Anton Pann is generally believed to have authored the music to Deşteaptă-te, române!, Romania's national anthem. His associate Gheorghe Ucenescu is known to have arranged the melody to the lyrics of Andrei Mureşanu, but Pann's direct implication in the creative process was allegedly not confirmed by sources. According to one account, Ucenescu had used a romanza composed by Pann in 1839, in turn complimenting the lyrics of Grigore Alexandrescu. It has also been argued that the music was that of a popular lied (German song), and first published in one of Pann's manele collections. The ethnographic research carried out by Dimitrie Gusti confirmed that the same melody was being sung as a folk song by Southern Dobrujan ethnic Turks in the 1930s.
Mihai Eminescu, one of Romania's most influential poets, made a reference to Pann in his poem Epigonii (1870), which, in its opening verses, traces the development of early literature and the impact of Romanticism. Cited alongside Dimitrie Cantemir, Dimitrie Ţichindeal, Vasile Cârlova, Ienăchiţă Văcărescu, Alexandru Sihleanu, Ion Heliade Rădulescu, Cezar Bolliac and others, Pann is referred to as the son of Pepelea, the witty hero of folk literature, and complimented with the words "as clever as a proverb". During the interwar period, the works of Anton Pann were reflected and complimented in the modernist poetic art of Ion Barbu. Barbu's Nastratin Hogea la Isarlâk uses Pann's main character to tragic effect, depicting, in willing contrast to the proverbial setting, Nastratin's violent self-sacrifice. George Călinescu noted that Pann's "mix of buffoonery and seriousness" present in the works of poet Tudor Arghezi, came "in the line of Anton Pann".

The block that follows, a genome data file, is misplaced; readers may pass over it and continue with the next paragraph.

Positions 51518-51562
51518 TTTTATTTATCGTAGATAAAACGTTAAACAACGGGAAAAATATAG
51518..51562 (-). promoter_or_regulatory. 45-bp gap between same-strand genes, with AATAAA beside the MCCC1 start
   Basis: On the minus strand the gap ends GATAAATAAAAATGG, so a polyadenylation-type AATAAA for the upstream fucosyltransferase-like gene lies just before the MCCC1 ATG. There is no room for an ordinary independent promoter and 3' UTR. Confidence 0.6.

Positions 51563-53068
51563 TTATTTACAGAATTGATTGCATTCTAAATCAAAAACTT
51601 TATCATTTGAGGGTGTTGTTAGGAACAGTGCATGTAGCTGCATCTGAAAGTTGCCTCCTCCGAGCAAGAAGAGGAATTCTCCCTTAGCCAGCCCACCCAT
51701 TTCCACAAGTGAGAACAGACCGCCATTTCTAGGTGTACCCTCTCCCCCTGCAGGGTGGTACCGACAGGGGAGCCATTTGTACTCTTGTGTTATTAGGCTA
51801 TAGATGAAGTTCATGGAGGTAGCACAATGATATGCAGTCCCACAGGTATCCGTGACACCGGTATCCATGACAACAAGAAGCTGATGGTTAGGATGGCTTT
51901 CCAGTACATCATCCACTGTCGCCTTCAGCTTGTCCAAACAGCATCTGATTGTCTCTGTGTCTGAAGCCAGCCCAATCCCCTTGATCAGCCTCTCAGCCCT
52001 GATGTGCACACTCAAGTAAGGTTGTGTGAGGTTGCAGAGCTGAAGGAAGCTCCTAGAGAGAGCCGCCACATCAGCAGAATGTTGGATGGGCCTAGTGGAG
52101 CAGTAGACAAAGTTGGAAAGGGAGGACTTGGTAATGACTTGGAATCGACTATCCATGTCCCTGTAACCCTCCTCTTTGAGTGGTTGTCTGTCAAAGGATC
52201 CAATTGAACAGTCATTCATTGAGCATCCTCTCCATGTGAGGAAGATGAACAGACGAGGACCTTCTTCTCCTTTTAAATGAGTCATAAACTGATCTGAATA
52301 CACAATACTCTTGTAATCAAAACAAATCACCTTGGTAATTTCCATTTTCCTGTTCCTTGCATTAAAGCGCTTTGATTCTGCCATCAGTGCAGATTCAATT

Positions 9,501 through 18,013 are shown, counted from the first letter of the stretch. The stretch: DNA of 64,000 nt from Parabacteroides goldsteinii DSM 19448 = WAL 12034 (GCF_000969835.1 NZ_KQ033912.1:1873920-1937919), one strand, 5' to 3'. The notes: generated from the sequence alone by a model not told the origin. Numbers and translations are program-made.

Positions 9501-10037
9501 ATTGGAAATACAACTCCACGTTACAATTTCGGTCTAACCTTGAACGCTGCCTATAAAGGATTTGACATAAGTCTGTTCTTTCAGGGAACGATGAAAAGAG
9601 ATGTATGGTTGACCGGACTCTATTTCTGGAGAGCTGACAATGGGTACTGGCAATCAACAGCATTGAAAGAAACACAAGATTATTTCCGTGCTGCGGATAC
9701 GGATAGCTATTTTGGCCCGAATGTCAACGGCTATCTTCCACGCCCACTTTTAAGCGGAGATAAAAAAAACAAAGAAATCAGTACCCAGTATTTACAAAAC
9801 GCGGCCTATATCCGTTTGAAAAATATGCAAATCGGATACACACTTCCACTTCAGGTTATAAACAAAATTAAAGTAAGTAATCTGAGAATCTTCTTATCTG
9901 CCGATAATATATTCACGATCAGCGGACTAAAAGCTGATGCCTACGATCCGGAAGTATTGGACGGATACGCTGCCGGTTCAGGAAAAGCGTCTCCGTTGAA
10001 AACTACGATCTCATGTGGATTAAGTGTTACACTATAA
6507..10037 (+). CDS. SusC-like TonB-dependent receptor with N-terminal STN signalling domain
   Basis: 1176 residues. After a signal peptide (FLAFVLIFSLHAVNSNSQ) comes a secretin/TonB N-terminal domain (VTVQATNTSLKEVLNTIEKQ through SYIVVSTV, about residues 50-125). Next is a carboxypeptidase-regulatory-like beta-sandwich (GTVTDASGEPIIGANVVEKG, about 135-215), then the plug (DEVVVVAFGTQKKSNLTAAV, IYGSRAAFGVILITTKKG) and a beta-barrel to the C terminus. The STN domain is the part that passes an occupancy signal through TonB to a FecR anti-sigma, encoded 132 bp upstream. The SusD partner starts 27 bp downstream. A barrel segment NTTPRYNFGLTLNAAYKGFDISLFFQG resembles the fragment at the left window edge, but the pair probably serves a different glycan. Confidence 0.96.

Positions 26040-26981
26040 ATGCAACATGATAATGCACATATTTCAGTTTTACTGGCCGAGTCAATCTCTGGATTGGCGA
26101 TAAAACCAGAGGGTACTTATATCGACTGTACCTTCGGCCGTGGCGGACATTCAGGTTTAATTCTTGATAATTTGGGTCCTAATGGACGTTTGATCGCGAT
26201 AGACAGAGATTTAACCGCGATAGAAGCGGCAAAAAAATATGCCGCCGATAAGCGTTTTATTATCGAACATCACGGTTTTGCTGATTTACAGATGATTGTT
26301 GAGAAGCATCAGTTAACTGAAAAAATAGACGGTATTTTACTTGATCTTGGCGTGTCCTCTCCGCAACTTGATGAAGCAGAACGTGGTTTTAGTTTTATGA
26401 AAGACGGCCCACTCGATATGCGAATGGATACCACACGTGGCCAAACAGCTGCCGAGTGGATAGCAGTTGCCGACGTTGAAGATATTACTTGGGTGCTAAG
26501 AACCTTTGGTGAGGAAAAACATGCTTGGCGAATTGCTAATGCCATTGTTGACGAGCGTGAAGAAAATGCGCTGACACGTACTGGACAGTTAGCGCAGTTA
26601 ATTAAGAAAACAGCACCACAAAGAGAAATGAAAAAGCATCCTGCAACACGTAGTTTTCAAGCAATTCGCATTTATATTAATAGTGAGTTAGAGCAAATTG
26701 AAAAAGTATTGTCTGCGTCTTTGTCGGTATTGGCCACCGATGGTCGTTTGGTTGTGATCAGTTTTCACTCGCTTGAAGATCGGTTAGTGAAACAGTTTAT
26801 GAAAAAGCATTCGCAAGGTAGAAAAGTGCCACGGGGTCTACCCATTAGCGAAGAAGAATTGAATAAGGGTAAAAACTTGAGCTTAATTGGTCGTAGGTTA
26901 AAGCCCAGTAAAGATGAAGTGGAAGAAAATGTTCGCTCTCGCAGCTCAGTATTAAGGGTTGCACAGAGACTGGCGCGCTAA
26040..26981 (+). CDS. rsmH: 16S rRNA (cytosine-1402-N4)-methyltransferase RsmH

In 1945, Lucian Blaga authored a three-act play named Anton Pann, centered on the poet's Şchei period. A museum of the life and activity of Anton Pann exist in Râmnicu Vâlcea, and, since 1990, a public theater in the same city bears his name.
Shown above is the stamp and postal stationary envelope of anthem composer Anton Pann issued in 1998. Note the special cancel with the image of the composer shown (enlarged below).